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Listeners Attack US Public Radio for Interviewing ‘Unite The Right' Organizer

© REUTERS / Alejandro Alvarez/News2ShareWhite nationalists carry torches on the grounds of the University of Virginia, on the eve of a planned Unite The Right rally in Charlottesville, Virginia, U.S
White nationalists carry torches on the grounds of the University of Virginia, on the eve of a planned Unite The Right rally in Charlottesville, Virginia, U.S - Sputnik International
The US' National Public Radio aired an interview between host Noel King and "Unite the Right" organizer Jason Kessler during its Friday "Morning Edition" broadcast ‒ shocking many of its listeners, it seems, as in the hours that followed, the outlet found itself under fire, with netizens bashing the station on social media.

Kessler joined the show to discuss his upcoming event, "Unite the Right 2," this weekend, which is taking place near the White House just one year after the deadly first Unite the Right rally in Charlottesville, Virginia.

During the 2017 rally, 32-year-old Heather Heyer was killed when a car was intentionally rammed into a group of counter-protesters by a white nationalist attending the Unite the Right event. Nineteen others were injured. In a separate incident, a police helicopter monitoring the protest crashed, killing two officers.

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Offering a disclaimer to listeners, King set up the interview by saying, "some of what you're about to hear is racist and offensive."

"I am not a white supremacist; I'm not even a white nationalist," Kessler said. "I consider myself a civil and human rights advocate focusing on the underrepresented caucasian demographic."

The 34-year-old went on to explain that white people in America are underrepresented because "they're the only group that is not allowed to organize into political organizations and lobbies and talk explicitly about what interests are important to them as a people."

"You have blacks who are able to organize with Black Lives Matter or the NAACP, you have Jews who have the [Anti-Defamation League], and Muslims have CAIR [the Council on American-Islamic Relations]," he added, stressing that if a group of white people organize, it's labeled "supremacy," while for others it's deemed "civil rights."

When King remarked that former Ku Klux Klan leader David Duke and neo-Nazi Patrick Little were listed as speakers at the event, Kessler accused the host of not knowing "anything about my rally," since he hasn't revealed who will be speaking. It should be noted that King was citing a National Parks Service permit for the event.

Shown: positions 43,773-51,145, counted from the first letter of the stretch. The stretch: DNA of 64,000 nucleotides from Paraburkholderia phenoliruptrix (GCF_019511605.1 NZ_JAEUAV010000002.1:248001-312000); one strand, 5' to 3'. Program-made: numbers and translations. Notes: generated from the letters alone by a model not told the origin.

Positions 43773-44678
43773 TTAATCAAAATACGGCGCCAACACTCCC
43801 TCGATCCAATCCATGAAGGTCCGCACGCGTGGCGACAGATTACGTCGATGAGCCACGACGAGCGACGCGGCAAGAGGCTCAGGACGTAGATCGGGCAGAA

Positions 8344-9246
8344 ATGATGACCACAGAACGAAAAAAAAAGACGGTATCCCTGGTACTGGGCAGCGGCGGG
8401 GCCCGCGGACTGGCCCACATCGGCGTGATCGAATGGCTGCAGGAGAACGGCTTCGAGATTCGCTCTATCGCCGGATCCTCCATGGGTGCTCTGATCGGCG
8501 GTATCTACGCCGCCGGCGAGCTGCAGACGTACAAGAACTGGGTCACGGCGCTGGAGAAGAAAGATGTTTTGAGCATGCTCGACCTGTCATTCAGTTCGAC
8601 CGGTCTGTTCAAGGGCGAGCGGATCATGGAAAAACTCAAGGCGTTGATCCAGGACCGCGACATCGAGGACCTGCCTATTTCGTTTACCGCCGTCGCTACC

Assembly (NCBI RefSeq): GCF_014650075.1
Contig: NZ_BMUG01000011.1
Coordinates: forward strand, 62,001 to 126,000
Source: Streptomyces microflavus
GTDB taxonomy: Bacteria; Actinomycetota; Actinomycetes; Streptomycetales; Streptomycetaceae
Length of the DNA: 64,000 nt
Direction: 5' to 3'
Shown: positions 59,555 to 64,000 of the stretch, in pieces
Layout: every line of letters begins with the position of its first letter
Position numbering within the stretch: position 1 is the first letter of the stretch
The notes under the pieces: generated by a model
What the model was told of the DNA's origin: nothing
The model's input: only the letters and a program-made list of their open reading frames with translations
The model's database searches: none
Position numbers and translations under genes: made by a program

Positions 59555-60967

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A race science discussion then erupted after King asked Kessler whether he thought "white people were smarter than black people."

"There are differences in mental life, just as there is in physical life," Kessler began before citing the widely refuted work of social scientist Charles Murray, who has been criticized for his claims suggesting a link between race and intelligence.

Kessler went on to offer rankings of different races according to IQ testing. King responded to Kessler's race ranking by saying he "doesn't sound like someone who wants to unite people," to which the Kessler replied by saying King simply does not "respect science."

The interview later shifted and focused on Hawk Newsome, the president of Black Lives Matter of Greater New York, as a way to offer some sort of balance to Kessler's comments. His segment was less than half the length of Kessler's.

Newsome, who'd been invited to speak at Kessler's event, explained to King that he decided against joining the rally and instead on partaking in a counter-protest because speaking at the rally simply didn't seem right.

"We operate in unity; we represent Black Lives Matter Greater New York, rejuvenation; we represent a coalition of people… We just didn't feel right being on a stage that's consumed by hate," Newsome said. "There's no way that I will validate that type of energy and allow myself to be tokenized just so they can turn around and say, ‘Hey, look, we care about… we're not all bad; we believe in the First Amendment; we're inviting a Black Lives Matter leader on the stage.'"

Within moments, netizens took note of NPR's "both sides" discussion and took the station to task.

​Despite the outrage, a spokesperson for NPR told the Observer that having Kessler on shouldn't be mistaken as reflecting the views of the company. "Interviewing the people in the news is part of NPR's mission to inform the American public. It does not mean NPR is endorsing one view over another. Our job is to present the facts and the voices that provide context on the day's events, not to protect our audience from views that might offend them."

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